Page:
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College Tuition Is Becoming Cheaper For Mexican Students

You are currently viewing College Tuition Is Becoming Cheaper For Mexican Students
College tuition in California is going down for the benefit of Mexican students.
  • Post category:News

Any college around California is going to be more accessible than ever for Mexican students. This is all to benefit the likely difficulty the Mexican Californians may have when it comes to crossing over the border to start a new life in the United States. You can thank Assemblyman David Alvarez, the Republican representative of San Diego, for the progress here, as indicated in Assembly Bill 91. All while there’s an introduction of a five-year pilot program that will let students from Mexico the chance to pay in-state tuition through any of the seven community Colleges throughout San Diego and even the Imperial Valley Counties.

For proper eligibility, Students are however in need of living about 45 miles near the California border. Within the year of 2023, the usual California Community College Tuition would measure up to about $1,246 per year, regarding in-state students and $6,603 for out-of-state students. The bill is proper acknowledgment of how there’s a student population that could be very fickle at times, even on a regular basis. Granted, working under the bill shows how every campus could very well be hit at a limit of 200 participants. Students, therefore, would have to exist as a Mexican citizens with a visa. Beyond 100,000, equating to about 7,000 students is the quantity that cross over the San Diego-Tijuana border on a daily basis.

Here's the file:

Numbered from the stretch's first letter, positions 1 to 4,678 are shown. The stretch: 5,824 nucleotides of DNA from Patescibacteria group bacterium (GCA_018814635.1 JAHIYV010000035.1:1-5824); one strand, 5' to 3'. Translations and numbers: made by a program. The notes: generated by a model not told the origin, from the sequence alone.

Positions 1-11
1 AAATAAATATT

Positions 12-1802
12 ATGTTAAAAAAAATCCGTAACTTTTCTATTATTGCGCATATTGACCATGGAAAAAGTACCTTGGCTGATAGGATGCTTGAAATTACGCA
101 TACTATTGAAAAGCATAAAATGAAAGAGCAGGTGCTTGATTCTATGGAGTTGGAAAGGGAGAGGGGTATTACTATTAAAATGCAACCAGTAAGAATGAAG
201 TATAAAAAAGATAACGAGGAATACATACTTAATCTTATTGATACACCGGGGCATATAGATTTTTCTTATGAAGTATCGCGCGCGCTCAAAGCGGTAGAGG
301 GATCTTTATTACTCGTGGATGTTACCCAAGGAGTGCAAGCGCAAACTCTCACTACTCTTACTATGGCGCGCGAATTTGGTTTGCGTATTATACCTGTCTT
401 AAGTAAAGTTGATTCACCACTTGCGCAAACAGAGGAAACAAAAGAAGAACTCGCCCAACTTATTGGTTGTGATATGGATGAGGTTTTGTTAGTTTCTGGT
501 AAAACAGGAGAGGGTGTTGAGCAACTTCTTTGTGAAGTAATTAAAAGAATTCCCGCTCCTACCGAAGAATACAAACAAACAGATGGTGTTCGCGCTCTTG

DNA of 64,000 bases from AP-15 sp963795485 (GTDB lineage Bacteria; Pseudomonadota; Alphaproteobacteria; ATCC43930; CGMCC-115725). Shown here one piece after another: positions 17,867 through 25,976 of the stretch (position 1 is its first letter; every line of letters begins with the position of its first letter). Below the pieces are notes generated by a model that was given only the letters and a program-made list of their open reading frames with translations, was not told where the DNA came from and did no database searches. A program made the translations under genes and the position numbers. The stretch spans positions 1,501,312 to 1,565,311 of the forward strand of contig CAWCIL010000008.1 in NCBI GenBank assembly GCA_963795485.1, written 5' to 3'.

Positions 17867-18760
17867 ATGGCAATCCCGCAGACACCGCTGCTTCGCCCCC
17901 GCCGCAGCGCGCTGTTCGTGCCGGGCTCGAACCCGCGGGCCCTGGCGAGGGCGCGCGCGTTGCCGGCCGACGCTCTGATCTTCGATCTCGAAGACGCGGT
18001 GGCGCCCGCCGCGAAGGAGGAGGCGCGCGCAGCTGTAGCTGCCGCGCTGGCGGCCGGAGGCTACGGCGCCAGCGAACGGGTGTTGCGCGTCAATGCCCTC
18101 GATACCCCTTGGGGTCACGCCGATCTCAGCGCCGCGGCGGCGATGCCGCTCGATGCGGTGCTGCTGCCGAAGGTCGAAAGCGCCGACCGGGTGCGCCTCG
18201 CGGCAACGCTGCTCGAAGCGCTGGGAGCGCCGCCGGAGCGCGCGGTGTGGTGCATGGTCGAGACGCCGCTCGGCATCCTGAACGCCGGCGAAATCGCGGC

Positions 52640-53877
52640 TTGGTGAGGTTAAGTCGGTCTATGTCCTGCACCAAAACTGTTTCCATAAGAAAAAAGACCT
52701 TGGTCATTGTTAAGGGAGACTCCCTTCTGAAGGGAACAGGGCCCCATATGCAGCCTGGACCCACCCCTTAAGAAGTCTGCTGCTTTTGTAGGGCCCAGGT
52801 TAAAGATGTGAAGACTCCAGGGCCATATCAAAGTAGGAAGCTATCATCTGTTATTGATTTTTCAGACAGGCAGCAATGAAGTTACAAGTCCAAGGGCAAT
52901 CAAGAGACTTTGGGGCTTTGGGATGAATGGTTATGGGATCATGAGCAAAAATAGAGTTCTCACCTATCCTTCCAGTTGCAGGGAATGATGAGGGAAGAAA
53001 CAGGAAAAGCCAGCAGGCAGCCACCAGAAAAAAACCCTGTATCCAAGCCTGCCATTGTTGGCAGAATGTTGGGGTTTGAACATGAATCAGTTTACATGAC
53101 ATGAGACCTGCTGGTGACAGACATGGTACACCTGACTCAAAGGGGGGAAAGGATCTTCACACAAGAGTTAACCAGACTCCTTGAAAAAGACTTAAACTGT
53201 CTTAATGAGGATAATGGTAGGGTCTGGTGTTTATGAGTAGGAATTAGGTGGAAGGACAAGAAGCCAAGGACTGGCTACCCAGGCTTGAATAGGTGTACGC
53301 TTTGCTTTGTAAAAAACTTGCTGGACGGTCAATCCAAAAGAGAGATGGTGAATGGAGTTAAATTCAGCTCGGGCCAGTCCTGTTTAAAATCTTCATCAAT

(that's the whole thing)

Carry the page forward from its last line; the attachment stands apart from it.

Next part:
Assembly Bill 91 is likely to end on January 1st, 2029, but there’s a likelihood that the success that would come from it would turn into a permanent circumstance for AB 91.

The bill happens to be well-modeled after an agreement from the Lake Tahoe Community College District. This one tends to regard students who are living nearby the Nevada border. All the public universities around Texas had been using similar programs for low-income students all around Mexico. Of course, the bill tends to raise eyebrows of legislators. Yet, with the hopes of developing a stronger workforce, via legal immigration, there’s hopes that the $22.5 billion budget deficit and taxpayer-funded program can thrive for the sake of AB 91.

There’s hopes that the bill won’t quite pull away the funds for the rest of the community college system as there’s plenty more to be done to encourage students that need to build such a career after graduating. As it turns out, AB 91 is also a new addition while the California community colleges keep having to undergo the throes of declining enrollment. Because of this data, it looks like it’s dropped to the lowest point in over 30 years. Whether or not the bill has a monumental impact on enrollment is yet to be seen.

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